WITHIN PLAIN SIGHT.
American Troops Are Closing la oc
Shafter' Army Drive (he "paalarda
Uttorm II Rnemjr Bbowi No Dl
poaltloa lo Contra! Our
Washington, June 29. Gen. Shafter
reports that at niue o'clock Monday
sight the army wai west of San Juan
river, within three miles of Santiago,
and in plain sight of the city. His po
sition bad just been abandoned by ths
enemy, and all is progressing well.
The American Ad a nee.
At the Front, on th Itio Guatua, Per
Tress Dispatch lloat Wunda, Via 1'ort
Antonio, Jamnica, June 2S. The Amer
ican front has been udvanced beyond
the first crossing of the Itio Ciuama
about a mile, and a tug lies three and a
half miles from the Spanish intrench
ments. Gen. Law ton's brigade rcfcts on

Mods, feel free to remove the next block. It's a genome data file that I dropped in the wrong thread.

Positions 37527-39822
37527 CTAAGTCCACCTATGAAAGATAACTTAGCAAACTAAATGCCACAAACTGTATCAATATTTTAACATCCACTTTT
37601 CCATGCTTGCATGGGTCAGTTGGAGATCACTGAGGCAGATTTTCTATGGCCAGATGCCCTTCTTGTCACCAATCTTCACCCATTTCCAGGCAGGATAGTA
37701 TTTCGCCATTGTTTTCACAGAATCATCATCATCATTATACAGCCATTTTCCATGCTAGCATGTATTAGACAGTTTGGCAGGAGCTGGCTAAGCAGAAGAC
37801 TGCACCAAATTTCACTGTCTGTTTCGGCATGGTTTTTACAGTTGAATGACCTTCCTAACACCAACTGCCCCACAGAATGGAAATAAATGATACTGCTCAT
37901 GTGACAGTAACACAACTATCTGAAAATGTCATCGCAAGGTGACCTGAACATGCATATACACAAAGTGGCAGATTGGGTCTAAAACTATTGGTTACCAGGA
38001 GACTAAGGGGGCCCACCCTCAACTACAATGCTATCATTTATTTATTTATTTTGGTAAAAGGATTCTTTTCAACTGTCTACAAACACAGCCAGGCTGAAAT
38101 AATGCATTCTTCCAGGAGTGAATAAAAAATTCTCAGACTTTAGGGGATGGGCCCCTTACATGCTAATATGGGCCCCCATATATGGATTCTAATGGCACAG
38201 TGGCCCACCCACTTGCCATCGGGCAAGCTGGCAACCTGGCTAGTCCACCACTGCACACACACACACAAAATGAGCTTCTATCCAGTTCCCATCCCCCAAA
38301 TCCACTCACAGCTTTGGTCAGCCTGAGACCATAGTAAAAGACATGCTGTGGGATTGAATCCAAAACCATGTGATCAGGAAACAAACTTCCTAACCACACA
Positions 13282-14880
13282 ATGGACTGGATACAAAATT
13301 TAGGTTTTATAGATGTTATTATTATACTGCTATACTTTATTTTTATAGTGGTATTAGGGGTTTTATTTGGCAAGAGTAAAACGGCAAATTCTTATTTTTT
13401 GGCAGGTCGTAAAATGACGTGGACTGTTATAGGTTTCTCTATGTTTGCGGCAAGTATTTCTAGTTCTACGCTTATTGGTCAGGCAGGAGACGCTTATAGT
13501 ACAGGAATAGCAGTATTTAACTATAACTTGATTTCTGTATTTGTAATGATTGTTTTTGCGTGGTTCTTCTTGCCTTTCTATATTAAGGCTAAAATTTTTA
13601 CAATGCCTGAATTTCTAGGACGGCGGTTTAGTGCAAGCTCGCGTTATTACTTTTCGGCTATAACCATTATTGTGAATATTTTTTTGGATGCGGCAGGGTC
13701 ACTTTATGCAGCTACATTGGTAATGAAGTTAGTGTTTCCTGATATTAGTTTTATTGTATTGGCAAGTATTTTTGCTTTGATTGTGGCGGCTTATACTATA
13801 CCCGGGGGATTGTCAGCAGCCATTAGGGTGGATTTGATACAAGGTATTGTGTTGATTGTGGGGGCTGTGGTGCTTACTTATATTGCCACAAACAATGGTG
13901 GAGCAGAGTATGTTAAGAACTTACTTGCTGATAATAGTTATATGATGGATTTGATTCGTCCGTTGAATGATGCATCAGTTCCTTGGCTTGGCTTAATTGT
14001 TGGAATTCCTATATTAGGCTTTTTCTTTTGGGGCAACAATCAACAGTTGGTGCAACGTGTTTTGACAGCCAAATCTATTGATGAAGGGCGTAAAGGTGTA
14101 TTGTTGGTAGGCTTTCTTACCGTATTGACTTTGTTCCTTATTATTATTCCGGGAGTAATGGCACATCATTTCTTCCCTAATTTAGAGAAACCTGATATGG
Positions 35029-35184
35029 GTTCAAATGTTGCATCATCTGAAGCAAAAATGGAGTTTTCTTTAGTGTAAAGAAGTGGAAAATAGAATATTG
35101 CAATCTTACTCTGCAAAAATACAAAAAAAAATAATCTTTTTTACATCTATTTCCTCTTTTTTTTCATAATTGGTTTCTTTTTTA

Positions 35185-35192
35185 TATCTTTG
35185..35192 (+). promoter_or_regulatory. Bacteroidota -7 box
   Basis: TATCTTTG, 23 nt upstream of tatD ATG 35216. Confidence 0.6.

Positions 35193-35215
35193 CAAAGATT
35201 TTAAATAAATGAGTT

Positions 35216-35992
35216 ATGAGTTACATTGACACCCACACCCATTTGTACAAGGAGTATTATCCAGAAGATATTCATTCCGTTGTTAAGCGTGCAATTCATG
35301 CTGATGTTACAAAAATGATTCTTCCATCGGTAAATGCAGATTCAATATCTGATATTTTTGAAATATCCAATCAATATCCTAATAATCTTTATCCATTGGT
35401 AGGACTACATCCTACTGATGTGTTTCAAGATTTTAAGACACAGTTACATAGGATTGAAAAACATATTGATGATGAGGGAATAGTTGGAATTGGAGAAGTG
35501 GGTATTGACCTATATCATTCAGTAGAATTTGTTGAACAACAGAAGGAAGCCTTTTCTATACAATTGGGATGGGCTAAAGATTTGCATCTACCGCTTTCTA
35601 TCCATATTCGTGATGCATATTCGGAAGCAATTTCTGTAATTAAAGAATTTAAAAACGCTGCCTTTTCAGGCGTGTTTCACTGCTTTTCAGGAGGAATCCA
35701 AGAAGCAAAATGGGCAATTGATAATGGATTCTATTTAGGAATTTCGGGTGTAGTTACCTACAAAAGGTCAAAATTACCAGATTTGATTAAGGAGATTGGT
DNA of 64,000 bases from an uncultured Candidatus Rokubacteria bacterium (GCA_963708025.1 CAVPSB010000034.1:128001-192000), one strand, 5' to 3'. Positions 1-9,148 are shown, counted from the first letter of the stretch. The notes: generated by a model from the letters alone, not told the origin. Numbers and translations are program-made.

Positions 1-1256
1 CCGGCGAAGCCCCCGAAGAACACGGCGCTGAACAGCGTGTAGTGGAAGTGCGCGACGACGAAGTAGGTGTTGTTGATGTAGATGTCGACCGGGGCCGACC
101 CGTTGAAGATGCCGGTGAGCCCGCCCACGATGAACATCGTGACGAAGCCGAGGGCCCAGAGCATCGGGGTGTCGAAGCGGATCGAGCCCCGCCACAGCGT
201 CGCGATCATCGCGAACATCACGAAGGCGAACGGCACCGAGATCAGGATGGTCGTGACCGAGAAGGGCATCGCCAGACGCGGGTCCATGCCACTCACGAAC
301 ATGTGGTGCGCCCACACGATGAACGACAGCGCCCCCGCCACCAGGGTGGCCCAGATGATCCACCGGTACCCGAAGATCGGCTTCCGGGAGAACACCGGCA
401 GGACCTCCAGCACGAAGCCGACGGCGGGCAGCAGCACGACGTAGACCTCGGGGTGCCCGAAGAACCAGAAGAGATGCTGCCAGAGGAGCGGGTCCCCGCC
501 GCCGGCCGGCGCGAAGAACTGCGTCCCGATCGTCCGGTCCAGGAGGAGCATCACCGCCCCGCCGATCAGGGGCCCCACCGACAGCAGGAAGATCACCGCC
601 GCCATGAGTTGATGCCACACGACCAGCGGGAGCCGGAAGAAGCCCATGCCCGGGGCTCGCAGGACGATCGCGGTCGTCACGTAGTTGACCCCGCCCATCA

the rond to Santiago de Cuba. The
Third brigade under Gen. ChaftVe, the
Seventeenth, Twelfth and Seventh reg
iments, hold the trench, with hi com
mand lying across the road and river.
The First brigade, the Eighth. Tv tnty
second and Second Massachusetts, un
der Gen. Evan Clarke, lies on the left
flank, slightly In the rear, and the Sec
ond brigade, the First, Fourth and
Twenty-fifth, occupies the opposite po
sition on the right flank. Gt n. Wheeler,
with the cavalry, is in the rear, boiwecn
bevllla hills and the Mo Guama. A
strong line of outposts is maintained
Gen. Chaffee's brigade, with 3,000 Cu
bans, under Gen. Aguirra, and several
hundred, under Gen. Gonzales, wos skir
mishing towards the city Tuesday
morning. The Cubans had several
slight skirmishes with the Spaniards
stationed on the hills on the American
right flank, and our auxiliaries occu
pied the blockhouses in that vicinity,
which were evacuated before daybreak
by the Spaniards. The latter retreated